Analysis Apple is once again rumoured to be close to a deal to build computers based on x86 processors in place of the PowerPC line that has driven the Mac family since March, 1994.
A Wall Street Journal report, published today, cites unnamed industry sources who allege Apple is close to signing a deal with Intel to buy its processors. Neither the Mac maker nor chip manufacturer have commented on the claim.
We've been here before, on many occasions. Apple already buys processors from companies other than IBM and Freescale, its ongoing PowerPC partners, but it uses these chips in its other products, from well-known lines like the iPod to less famous items like Wi-Fi access points. The latter use AMD embedded CPUs, for example.
So it's entirely likely Apple might be pursuing a commercial relationship with Intel. But it does seem implausible that such a deal would see the Mac maker migrate its computers to the x86 processor platform.
The arguments against are well rehearsed, from the advantages of the PowerPC platform - strengthened now that Sony, Microsoft and Nintendo are going to be using PowerPC-based processors in their next-generation games consoles - to the difficulties in persuading software developers to port their apps from the PowerPC instruction set to x86.
On the other hand, Apple has a strong record of managing platform changes, first from the old Motorola 680x0 CPU to PowerPC, then from Mac OS 9 to Mac OS X. And Intel can be a very persuasive partner when it comes to exclusive CPU supply deals: just look at the way it has managed to keep Dell away from AMD all these years.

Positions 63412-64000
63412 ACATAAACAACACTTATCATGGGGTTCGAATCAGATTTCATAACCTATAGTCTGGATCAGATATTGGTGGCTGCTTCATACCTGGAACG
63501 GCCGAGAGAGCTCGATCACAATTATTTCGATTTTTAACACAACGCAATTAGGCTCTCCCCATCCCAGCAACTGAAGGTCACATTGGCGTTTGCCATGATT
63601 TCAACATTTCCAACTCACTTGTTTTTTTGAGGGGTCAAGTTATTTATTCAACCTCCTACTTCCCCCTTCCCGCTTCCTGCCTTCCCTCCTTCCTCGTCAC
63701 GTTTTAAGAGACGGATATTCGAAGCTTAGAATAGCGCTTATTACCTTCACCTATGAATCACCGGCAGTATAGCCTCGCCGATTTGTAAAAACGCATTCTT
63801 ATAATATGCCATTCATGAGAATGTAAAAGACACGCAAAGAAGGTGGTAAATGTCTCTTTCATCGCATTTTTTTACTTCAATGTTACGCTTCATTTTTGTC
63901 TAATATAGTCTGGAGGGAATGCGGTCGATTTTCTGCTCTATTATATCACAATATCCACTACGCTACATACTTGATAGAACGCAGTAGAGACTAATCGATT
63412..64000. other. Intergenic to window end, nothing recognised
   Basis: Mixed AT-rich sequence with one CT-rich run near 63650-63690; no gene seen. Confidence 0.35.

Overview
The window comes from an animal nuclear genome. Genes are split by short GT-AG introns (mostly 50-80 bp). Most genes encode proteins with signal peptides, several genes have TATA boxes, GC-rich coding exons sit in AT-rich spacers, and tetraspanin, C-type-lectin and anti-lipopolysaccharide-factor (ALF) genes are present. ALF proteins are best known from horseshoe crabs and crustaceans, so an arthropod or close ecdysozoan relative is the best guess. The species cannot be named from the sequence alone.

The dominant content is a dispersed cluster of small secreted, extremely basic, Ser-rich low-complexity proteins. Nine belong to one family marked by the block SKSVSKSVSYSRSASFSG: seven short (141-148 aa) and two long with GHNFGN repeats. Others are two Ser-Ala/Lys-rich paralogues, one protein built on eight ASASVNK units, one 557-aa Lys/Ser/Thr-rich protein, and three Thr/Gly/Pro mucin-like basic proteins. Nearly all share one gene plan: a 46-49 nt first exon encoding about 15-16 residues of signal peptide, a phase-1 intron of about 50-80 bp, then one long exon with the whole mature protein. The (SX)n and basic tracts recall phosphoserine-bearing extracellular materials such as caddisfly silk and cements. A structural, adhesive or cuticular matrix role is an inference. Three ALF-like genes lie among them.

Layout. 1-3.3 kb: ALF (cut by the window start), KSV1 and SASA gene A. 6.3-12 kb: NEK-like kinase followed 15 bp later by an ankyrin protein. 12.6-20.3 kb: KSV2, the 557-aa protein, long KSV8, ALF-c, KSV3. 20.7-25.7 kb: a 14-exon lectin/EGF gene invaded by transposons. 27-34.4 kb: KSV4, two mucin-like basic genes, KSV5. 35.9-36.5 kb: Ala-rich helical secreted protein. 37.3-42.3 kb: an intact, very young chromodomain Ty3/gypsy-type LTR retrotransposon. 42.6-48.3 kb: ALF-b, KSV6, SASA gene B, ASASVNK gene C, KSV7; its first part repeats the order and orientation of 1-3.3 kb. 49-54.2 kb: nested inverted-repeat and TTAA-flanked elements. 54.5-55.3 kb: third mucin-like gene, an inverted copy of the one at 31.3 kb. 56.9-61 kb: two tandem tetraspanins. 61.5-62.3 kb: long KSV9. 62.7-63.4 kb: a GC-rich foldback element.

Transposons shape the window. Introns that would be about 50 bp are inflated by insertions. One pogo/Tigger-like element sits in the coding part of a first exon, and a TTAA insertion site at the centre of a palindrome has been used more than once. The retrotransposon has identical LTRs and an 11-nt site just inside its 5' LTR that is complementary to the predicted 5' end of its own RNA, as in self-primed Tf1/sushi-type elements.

Apple may well decide there's advantage to be gained in becoming a Dell-like Intel collaborator. Intel may want kudos from backing Mac OS X. But both seem unlikely motivations for a full-scale shift from PowerPC to x86.
More likely, if we're not talking about some sort of embedded processor deal, this is another attempt on Apple's part to gain some leverage over IBM. Much as Dell occasionally lets slip it's talking to AMD - the better, it's believed, to encourage Intel to be more supportive - so Apple may seek to influence IBM by approaching other processor makers.
If it is doing so, it's timing is poor, given IBM's role in three major games console announcements last week. Order volumes from Sony, Nintendo and Microsoft will dwarf Apple's, so the Mac maker has a lot to lose by pushing its processor partner too far.
But does it have anything to gain by shifting to x86? Potentially faster processors, sooner, maybe. But its slim market share has far more to do with its operating system strategy than its choice of hardware. Migrating to x86 might make Macs faster - but probably not - and possibly cheaper too, but it would do nothing to change the compatibility clash with Windows.
The iPod halo effect and the launch of the cut-price Mac Mini will certainly help Apple grow its market share, but it's never going to command a large proportion of the world's desktop and notebook sales. Right or wrong, too many people are too accustomed to Windows.
There might have been a time when Apple could have gained some leverage by shipping Windows-based PCs alongside the Mac, but that time - if it ever existed at all - is long past. You need to be as big as Dell to make a good stab at it these days, hence the Compaq/HP and IBM/Lenovo mergers. That Apple is using cheap Mac hardware - the Mini - to attract Windows users rather than cool-looking Windows boxes, or a standalone version of Mac OS X for x86-based boxes is proof that it doesn't, for now, see a future in x86. ®
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